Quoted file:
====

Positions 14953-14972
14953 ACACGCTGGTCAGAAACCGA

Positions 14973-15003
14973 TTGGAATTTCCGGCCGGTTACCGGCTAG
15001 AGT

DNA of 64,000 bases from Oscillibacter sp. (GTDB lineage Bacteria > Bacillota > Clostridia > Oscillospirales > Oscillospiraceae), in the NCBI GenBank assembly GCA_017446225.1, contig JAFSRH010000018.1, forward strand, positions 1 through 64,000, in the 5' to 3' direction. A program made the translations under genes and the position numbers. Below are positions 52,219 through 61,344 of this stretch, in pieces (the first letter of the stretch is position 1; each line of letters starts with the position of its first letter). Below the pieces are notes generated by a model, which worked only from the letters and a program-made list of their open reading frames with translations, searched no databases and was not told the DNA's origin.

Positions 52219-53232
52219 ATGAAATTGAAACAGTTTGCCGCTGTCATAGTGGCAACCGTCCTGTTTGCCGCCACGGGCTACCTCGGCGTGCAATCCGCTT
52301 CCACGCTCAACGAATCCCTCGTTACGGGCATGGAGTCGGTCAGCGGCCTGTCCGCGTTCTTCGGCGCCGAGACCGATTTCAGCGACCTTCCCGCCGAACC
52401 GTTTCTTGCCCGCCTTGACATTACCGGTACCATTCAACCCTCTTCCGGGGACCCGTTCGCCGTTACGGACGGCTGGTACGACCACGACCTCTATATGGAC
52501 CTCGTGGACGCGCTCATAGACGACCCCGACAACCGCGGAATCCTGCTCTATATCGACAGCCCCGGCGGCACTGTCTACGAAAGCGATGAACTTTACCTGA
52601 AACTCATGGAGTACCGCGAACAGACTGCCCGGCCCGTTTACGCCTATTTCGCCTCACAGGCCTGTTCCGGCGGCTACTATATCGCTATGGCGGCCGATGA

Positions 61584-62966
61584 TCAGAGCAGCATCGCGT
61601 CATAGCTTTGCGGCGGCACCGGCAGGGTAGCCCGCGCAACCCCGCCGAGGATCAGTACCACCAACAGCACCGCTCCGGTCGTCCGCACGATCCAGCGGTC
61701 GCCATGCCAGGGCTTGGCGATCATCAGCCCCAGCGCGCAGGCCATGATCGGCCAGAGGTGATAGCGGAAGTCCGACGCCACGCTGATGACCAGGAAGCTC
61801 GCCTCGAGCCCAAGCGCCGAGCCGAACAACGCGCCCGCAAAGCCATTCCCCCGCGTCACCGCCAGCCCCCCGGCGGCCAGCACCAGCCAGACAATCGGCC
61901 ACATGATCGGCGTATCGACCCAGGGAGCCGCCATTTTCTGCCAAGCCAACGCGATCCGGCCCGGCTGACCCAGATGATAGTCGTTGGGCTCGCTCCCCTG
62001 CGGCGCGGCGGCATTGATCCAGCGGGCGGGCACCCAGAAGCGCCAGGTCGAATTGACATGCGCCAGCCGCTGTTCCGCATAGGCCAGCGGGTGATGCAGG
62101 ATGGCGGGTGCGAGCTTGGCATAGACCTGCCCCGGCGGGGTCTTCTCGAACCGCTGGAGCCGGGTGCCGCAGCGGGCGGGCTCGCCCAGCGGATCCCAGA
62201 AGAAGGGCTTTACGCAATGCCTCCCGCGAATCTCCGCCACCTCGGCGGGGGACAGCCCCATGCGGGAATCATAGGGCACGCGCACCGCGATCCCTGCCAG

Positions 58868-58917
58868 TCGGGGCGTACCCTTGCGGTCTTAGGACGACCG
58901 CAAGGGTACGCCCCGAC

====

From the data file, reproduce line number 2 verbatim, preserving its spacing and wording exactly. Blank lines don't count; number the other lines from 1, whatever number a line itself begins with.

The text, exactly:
14953 ACACGCTGGTCAGAAACCGA